Cost to fix Crystal River nuclear plant could hit $3.43 billion, take eight years

Published Oct. 2, 2012

Fixing the botched repairs at the Crystal River nuclear plant north of Tampa Bay could cost nearly $3.5 billion and take eight years, in a worst-case scenario.

So says an independent review of repair options by Charlotte, N.C., consultant Zapata Inc. commissioned by Duke Energy during its recent merger with Progress Energy, which owns the Crystal River plant. In an SEC filing Monday, Progress Energy Florida said it supplied Zapata's report on the Crystal River plant to Florida regulators. The company maintains that no decision has been made on whether to fix Crystal River or to retire the unit.

Progress Energy took the Crystal River nuclear plant offline in fall 2009 for an upgrade and maintenance project. The project included replacing the plant's old steam generators.

As workers cut into the 42-inch-thick concrete containment wall to remove the old steam generators, the building cracked. As Progress attempted to repair the building and bring the reactor back online in March 2011, the containment wall cracked again. Workers eventually found a third crack.

The utility, now under Duke management, is reviewing a range of repair options and costs.

The Zapata review found that a repair plan developed by Progress that relies on outside engineering firm URS "appears to be technically feasible, but significant risks and technical issues" remain unresolved.

Zapata estimated the original repair plans at $1.49 billion, above Progress Energy's estimate of $900 million to $1.3 billion.

Zapata also offered three other repair scenarios for Crystal River involving progressively more extensive work on the containment vessel, each with higher estimated costs. They include one repair for $1.55 billion that takes 31 months, and another repair for $2.44 billion and 60 months.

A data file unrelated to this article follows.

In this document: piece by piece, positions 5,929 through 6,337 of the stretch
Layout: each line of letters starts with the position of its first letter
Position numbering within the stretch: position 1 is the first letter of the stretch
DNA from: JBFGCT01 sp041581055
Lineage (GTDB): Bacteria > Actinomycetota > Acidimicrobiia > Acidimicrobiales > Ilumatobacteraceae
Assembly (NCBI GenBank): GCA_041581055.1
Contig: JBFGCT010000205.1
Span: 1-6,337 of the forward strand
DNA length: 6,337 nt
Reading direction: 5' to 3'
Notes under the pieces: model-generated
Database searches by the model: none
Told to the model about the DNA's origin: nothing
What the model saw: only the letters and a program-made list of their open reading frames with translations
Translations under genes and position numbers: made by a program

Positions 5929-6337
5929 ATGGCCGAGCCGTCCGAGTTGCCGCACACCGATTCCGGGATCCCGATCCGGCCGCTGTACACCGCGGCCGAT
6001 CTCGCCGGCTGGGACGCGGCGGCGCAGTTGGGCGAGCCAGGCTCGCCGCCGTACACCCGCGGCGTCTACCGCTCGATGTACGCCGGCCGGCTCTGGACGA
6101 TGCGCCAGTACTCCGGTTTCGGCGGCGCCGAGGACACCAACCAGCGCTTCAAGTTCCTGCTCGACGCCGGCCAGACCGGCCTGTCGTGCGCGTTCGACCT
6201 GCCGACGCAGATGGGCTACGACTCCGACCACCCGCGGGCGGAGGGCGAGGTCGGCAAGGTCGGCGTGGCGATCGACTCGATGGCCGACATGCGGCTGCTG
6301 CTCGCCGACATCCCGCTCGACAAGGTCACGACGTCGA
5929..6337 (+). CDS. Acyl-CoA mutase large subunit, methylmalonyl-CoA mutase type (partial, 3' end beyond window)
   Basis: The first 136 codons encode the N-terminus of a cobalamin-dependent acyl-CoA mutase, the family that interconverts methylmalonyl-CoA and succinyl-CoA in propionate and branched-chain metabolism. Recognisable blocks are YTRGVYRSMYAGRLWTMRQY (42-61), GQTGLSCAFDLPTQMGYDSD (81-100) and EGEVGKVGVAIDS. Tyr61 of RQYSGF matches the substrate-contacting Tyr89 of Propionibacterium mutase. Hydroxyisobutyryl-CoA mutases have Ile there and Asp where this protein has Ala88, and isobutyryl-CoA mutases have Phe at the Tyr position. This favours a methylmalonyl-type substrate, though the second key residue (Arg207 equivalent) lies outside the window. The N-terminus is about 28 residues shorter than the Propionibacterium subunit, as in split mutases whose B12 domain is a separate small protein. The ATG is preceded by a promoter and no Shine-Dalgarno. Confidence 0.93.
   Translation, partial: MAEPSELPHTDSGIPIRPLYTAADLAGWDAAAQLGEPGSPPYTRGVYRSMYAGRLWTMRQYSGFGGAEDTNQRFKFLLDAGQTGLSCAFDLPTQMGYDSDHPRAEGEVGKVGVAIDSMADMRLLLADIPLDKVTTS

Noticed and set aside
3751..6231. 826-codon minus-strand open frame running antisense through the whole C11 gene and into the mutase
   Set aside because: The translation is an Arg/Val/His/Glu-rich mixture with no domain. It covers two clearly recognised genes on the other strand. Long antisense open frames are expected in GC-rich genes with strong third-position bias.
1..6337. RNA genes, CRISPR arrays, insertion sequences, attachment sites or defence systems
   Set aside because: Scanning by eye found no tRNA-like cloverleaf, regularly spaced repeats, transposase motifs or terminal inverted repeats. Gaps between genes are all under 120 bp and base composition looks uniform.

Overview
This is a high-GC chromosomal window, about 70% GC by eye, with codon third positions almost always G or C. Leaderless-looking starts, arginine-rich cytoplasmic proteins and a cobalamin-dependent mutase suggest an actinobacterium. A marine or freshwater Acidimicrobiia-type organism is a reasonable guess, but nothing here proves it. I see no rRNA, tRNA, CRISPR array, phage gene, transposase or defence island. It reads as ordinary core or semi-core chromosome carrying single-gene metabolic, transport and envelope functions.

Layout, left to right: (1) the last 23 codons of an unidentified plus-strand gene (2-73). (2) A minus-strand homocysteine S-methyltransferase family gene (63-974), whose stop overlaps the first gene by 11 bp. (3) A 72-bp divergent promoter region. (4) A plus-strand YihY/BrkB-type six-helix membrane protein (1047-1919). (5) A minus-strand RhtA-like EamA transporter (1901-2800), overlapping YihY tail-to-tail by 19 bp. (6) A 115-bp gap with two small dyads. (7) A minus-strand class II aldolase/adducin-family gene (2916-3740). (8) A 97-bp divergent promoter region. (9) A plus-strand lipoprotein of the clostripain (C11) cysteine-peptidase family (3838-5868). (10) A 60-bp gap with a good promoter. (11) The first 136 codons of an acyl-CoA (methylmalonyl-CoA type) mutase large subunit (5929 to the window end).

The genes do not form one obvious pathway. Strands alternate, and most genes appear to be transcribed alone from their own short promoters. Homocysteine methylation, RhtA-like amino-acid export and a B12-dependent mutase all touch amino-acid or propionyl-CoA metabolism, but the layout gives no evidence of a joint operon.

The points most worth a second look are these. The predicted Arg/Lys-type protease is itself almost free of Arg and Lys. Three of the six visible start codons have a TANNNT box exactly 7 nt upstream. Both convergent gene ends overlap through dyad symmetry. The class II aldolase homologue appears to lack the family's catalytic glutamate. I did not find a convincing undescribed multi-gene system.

A worst-case scenario that included eventual replacement of the plant's dome, along with the containment building walls, came in at $3.43 billion, with an eight-year time frame that would push any restart of the Crystal River plant to 2021 or later.

Progress had said the unit might return to service in 2014 if repaired. The new SEC filing suggests that time frame is optimistic.

"We will proceed with a repair option only if there is a high degree of confidence that the repair can be successfully completed and licensed within the final estimated costs and schedule, and is in the best interests of our customers, joint owners and investors," incoming Progress Energy Florida president Alex Glenn stated.

The 838-megawatt Crystal River reactor became an issue in the weeks before the merger with Duke Energy was completed in July and played a role in the surprise ouster of Bill Johnson, the Progress executive who had been slated to lead the merged companies.

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Duke chairman Jim Rogers, who is now also CEO, said the decision to repair or retire Crystal River may not be made before the end of 2012, as the utility had agreed to do in a settlement with Florida utility regulators earlier this year.